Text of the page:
The three-team trade that brought infielder Brandon Drury to the Yankees and sent Tampa Bay Rays favorite Steven Souza Jr. to Arizona has served to further emphasize the tale of two teams in the same city — one loading up, the other stripping down — and the looming, much bigger problem in baseball called competitive balance.

There is joy aplenty over at Steinbrenner Field where hordes of early spring training fans swarm through the gates each morning to watch the big show in town — Aaron Judge and Giancarlo Stanton taking batting practice. But tune in to WDAE 620 AM, the local sports talk radio station, and it’s a very different story for the actual hometown team here — nothing but outrage and disgust for the Rays, who are dumping payroll and trading away all their best players while at the same time holding out their hands for community support for a new stadium.

Yes, the Rays are now rivaling Derek Jeter’s Miami Marlins in South Florida when it comes to tanking. Over the past few weeks, the Rays have traded away their franchise player, Evan Longoria, last year’s most valuable Ray; Souza Jr.; their No. 3 starter Jake Odorizzi; their 27-homer leftfielder, Corey Dickerson; and allowed last year’s leading run producer (38 HR/85 RBI), Logan Morrison, and No. 2 starter Alex Cobb to leave as a free agents. That’s 115 homers, 311 RBI and 22 rotation wins gone, but more importantly to owner Stuart Sternberg it’s nearly $35 million in payroll off the books.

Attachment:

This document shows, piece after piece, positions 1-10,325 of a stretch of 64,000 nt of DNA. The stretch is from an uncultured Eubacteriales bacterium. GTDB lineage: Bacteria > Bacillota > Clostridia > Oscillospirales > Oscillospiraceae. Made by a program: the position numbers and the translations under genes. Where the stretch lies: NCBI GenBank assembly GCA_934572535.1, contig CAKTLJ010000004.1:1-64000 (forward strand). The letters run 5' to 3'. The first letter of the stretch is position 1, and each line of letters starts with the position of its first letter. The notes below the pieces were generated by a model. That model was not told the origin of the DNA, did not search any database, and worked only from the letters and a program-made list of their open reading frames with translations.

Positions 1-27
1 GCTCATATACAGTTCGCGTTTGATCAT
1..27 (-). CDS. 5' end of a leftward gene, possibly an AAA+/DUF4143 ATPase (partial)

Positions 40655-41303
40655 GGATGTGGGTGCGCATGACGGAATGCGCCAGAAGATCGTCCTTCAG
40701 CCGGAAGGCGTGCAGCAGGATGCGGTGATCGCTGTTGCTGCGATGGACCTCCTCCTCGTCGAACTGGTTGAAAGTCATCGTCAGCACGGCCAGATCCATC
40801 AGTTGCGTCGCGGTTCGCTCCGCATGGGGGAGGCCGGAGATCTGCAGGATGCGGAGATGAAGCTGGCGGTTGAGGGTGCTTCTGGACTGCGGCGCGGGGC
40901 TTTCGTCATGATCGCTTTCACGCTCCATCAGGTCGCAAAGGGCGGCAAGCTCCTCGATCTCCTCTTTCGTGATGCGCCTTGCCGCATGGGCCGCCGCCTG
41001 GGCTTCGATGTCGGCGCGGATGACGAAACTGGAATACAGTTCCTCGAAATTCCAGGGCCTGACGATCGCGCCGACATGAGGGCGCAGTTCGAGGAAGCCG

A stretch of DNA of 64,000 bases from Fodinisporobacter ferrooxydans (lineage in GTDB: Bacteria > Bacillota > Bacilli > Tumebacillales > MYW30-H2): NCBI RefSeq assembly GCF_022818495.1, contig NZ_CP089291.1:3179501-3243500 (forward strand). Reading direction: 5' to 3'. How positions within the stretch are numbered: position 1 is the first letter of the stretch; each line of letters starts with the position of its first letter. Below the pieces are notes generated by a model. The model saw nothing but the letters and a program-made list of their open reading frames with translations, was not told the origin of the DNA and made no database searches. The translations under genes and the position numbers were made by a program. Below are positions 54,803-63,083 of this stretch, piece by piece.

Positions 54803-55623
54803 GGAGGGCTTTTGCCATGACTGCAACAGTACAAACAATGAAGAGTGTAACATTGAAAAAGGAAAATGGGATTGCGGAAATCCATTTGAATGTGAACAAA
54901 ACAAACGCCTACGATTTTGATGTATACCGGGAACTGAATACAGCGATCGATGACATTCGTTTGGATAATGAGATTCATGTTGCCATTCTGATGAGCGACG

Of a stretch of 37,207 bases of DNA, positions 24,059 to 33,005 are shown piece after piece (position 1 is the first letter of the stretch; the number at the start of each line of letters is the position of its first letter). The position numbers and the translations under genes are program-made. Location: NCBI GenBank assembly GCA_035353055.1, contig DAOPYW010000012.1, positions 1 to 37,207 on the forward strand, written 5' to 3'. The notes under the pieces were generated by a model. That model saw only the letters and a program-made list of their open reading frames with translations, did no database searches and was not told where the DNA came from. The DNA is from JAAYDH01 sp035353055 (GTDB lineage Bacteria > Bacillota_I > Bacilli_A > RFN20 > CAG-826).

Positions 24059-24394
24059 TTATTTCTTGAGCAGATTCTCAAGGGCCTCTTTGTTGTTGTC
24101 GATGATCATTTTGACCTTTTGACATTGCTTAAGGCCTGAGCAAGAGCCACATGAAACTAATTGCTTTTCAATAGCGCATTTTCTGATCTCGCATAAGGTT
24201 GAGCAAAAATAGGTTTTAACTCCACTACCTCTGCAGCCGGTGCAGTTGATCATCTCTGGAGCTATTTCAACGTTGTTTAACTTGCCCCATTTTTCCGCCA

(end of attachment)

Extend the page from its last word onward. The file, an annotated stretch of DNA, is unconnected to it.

Like the Marlins and the Pittsburgh Pirates (who traded away their franchise player, Andrew McCutchen and No. 1 starter Gerrit Cole this winter), the Rays have essentially told their fans: There is no need to come out to the ballpark this season. We won’t be competing. But they have done it with an added wrinkle. A few days before the opening of spring training, Sternberg announced the Rays have settled on a site, in the historic Ybor City section of Tampa, for a new ballpark, and thus began his pitch to civic and business leaders for their support for the project.

Meanwhile, what no one is pointing out is that Sternberg will be getting upwards of $60 million in revenue sharing this year, in addition to $50 million in found money with the Rays’ share of MLB’s sale of BAMtech to Disney.